Over the past few years, the basic guidelines for lending money on investment properties have changed greatly. At one time, during the late 1990s and into the early 2000s, multiple mortgage lenders offered various loans designed specifically for buying a rental property. However, with the real estate crash, all of that has changed. Listed below are the basic rules for buying investment properties in the current economic climate.
Type of Loan
For the vast majority of people, getting a loan on a rental house will result in the borrower getting a conventional loan. While it is possible to secure a commercial loan, these loans are generally reserved for large properties such as an entire condo building or an apartment complex.
Type of Terms
Investment property loans are offered with either a fixed term for the duration of the loan or an adjustable-rate that will usually have a short fixed period from 5 to 10 years. After that fixed period, the rate will be adjustable for the remaining life of the loan.
Maximum Number of Loans
It is possible for a borrower to have up to 10 financed properties. The borrower must document their income and prove that they can afford the payments on all of the mortgage loans.
In order to protect borrowers from buying more than they can afford, the income rules are a bit conservative. If a person is buying their first investment property, one of the two rules will be applied:
- The person’s current income must be sufficient to pay for the investment property loan and all other debt; the borrower cannot use potential rental income to qualify for the loan
- If the borrower is buying a property that is currently rented out and there is a rental agreement in place, 75% of the rent can be used as income for the borrower.
It is possible for a current investor to refinance an existing loan on a rental property. However, the borrower must provide the rent receipts from the previous 2 years and the income must be reflected on the person’s tax returns. The rent income is once again limited to only 75% of the net rent, but the depreciation may be added back.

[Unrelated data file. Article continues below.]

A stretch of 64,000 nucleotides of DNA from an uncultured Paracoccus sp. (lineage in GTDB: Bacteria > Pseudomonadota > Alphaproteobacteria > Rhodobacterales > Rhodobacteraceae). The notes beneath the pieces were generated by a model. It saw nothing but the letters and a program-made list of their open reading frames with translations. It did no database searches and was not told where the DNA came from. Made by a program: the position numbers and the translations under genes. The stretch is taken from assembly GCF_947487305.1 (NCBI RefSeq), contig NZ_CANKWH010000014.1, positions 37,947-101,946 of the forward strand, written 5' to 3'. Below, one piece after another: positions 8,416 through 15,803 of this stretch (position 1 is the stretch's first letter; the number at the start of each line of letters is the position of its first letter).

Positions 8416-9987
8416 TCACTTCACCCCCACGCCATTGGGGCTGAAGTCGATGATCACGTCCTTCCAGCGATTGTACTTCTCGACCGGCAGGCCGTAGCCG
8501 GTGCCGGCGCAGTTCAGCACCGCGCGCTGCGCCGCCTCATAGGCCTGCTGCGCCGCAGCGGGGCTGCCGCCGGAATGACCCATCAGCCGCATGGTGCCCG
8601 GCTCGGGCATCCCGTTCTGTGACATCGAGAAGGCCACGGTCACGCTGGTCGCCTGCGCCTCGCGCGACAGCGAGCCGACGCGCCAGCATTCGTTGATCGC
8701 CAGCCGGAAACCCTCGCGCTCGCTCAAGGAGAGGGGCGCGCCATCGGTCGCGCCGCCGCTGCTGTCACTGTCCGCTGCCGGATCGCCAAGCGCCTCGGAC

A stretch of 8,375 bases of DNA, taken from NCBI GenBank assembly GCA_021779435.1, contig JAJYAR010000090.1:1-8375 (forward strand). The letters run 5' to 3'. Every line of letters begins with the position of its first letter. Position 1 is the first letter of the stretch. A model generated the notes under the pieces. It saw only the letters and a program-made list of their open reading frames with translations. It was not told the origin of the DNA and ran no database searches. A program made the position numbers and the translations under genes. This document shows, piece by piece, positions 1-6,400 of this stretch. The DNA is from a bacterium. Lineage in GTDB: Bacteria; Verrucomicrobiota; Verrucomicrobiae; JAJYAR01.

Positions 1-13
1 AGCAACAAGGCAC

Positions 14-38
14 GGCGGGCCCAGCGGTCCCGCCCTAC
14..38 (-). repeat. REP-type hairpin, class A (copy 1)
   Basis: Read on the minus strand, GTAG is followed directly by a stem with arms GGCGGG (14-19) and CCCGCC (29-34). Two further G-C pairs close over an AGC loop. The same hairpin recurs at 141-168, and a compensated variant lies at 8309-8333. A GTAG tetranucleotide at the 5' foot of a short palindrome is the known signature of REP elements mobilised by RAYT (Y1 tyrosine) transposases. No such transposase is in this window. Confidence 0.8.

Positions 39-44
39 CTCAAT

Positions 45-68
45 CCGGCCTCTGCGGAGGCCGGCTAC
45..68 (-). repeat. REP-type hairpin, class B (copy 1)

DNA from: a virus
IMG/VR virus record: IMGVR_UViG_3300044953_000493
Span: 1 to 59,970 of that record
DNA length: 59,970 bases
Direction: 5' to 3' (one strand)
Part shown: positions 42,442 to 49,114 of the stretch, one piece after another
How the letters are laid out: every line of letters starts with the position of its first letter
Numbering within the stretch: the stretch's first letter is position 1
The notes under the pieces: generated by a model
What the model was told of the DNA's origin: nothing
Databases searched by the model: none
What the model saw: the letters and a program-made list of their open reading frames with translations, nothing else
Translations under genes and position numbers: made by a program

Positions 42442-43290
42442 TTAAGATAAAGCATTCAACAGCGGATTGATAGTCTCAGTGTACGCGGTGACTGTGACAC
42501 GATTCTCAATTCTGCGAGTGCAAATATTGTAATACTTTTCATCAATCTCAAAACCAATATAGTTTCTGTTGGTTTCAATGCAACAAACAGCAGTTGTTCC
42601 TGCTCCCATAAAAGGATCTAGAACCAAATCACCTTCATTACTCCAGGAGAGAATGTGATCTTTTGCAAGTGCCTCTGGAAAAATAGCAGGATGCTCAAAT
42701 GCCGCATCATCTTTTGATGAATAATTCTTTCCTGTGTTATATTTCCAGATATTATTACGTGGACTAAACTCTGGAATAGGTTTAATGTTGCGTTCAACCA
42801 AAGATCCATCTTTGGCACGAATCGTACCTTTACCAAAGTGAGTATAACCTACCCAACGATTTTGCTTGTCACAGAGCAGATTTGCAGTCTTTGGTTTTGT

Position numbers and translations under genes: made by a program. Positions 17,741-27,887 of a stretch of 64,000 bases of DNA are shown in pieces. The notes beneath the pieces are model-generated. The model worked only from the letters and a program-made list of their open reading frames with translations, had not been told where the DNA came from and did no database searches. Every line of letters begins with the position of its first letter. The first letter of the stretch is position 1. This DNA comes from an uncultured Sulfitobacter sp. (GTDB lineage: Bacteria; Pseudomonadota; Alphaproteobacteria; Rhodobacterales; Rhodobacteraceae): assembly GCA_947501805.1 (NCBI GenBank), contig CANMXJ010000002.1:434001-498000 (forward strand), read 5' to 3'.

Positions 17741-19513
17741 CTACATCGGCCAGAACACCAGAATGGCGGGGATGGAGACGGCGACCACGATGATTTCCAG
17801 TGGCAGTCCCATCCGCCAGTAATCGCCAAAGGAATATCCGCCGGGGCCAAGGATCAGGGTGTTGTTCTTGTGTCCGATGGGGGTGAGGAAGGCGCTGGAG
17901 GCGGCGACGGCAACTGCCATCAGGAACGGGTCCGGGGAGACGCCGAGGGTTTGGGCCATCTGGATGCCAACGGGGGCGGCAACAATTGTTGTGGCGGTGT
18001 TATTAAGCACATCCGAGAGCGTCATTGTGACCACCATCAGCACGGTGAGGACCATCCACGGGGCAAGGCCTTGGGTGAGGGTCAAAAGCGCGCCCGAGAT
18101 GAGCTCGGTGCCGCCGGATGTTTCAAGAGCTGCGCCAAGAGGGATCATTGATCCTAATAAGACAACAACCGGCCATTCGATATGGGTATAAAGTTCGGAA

In order to purchase a rental property, the borrower must pay at least 15%, depending on a number of factors including the number of units, of the purchase price in a down payment. This money must come directly from the borrower’s own funds (savings, checking, retirement account, stock and bond investments, etc.). If the borrower is using money that was gained due to the sale of some other item, the money must remain in some type of account for at least 60 days before it can be used for the investment property purchase.
Loan to Value limit on Refinance
There are different limits for a refinance loan, based on the type of loan and the type of property.
- If the borrower has a property with 2-4 units, the maximum loan amount for a cash-out refinance is limited to 70% of appraised value.
- If the borrower has a 1 unit rental property, the maximum loan amount for a cash-out refinance is limited to 75% of appraised value.
- If the borrower is only refinancing in order to lower the rate or improve the term, the maximum loan amount is limited to 75% of appraised value.
Investment Properties Reserve Requirements
Another hedge designed to protect the borrower is the reserve requirements. In order to qualify for a loan on any rental property, the borrower must show that they have an aggregate of the outstanding balance on the other financed properties. The percentage changes depending on how many financed properties you have. The reserve requirements are separate from the down payment requirements.
We make every effort to explain loan scenarios to potential loan investors and provide them will all the information they need in order to make the best decision for their needs. We take pride in our experience with investment loans and we want to make sure you have a successful journey as a landlord.
Jumbo investment property loans are also available.